You shoiuld be aware that when you do a clean install you essentially get a new computer. You then create a new user. That's why it's a good idea to use migration assistant, because you are essentially moving everything to that new user on the new computer Apple's installation is designed to avoid these sorts of problems. You may have those orphaned aliases on your desktop because they pointed to a user that has now been erased. Even if you migrate back those aliases won't be repaired automatically; you'll have to re-find the files and reorganize them.
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Lifeisabeach

 
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Quote:
Originally Posted by robgendreau View Post
Yeah DO NOT try using some undelete program.
Would you care to elaborate on why he shouldn't try that if all else fails?


Please verify and include the exact model/year of your Mac and OS X version number (available from "About This Mac", then "More Info" on the Apple menu).
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robgendreau

 
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His best shot at professional data recovery, should he need it, will result if he doesn't make any attempts at recovering his lost data that involve overwriting data or directories.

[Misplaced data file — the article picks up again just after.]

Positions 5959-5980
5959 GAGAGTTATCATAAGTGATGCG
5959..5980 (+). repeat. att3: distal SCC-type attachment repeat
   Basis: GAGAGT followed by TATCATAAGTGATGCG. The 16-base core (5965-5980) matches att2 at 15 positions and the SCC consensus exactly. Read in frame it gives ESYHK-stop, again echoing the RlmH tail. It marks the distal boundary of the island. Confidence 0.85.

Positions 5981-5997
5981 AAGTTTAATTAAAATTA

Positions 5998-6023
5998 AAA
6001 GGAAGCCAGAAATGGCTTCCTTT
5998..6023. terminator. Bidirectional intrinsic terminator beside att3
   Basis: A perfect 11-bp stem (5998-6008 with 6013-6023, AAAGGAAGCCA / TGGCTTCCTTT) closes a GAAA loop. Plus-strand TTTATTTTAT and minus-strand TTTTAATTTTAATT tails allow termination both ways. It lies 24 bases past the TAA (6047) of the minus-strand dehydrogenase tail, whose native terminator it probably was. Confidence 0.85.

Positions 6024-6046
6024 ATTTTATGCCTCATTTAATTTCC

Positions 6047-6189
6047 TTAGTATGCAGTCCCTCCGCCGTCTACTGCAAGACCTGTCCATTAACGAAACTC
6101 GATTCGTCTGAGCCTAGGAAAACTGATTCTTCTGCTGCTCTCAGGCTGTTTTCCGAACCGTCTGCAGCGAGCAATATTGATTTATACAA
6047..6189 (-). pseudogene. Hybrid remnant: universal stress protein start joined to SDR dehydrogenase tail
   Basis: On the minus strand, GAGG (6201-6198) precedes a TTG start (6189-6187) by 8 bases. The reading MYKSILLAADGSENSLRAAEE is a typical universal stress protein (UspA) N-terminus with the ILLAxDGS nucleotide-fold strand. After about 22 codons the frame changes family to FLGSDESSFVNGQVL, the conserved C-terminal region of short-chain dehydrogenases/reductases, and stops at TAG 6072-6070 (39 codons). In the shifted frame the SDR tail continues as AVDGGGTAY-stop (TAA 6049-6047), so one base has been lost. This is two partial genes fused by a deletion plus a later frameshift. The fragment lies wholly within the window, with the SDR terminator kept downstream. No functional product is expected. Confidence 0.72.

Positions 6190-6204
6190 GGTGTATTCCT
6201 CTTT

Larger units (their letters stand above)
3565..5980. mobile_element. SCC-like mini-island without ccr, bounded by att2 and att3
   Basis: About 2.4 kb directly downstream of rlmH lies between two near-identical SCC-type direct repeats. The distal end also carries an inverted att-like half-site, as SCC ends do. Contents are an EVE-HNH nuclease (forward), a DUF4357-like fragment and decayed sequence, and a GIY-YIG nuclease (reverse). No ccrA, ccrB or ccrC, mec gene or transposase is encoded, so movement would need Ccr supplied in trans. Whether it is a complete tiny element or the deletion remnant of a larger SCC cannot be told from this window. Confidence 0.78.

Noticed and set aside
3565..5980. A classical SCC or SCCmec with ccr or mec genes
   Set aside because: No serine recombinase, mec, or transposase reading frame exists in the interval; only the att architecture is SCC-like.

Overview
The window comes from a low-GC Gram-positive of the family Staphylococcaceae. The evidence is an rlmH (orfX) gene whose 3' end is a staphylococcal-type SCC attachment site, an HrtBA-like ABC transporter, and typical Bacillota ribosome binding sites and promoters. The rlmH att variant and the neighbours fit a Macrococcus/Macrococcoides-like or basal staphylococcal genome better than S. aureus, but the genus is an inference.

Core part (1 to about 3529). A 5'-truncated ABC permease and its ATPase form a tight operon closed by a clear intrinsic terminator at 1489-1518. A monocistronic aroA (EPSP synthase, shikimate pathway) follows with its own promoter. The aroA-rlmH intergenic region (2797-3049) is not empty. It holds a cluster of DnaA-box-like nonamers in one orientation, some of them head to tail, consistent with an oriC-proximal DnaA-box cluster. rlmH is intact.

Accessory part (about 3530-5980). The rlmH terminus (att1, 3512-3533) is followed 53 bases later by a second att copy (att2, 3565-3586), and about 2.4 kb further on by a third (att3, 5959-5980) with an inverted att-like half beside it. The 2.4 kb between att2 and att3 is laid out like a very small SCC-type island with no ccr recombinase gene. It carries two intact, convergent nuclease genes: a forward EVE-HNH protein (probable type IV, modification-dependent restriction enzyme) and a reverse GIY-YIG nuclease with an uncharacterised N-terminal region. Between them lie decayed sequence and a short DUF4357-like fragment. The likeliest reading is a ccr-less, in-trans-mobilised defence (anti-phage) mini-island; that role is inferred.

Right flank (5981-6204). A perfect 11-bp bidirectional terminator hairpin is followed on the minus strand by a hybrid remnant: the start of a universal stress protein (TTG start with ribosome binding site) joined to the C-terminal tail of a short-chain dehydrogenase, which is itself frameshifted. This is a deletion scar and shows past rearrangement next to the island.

Someone who can't recognize an alias on the Mac system is probably only gonna make matters worse unless it turns out the stuff is really there, but he just can't remember where he put it.
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Lifeisabeach

 
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Quote:
Originally Posted by robgendreau View Post
His best shot at professional data recovery, should he need it, will result if he doesn't make any attempts at recovering his lost data that involve overwriting data or directories.

Someone who can't recognize an alias on the Mac system is probably only gonna make matters worse unless it turns out the stuff is really there, but he just can't remember where he put it.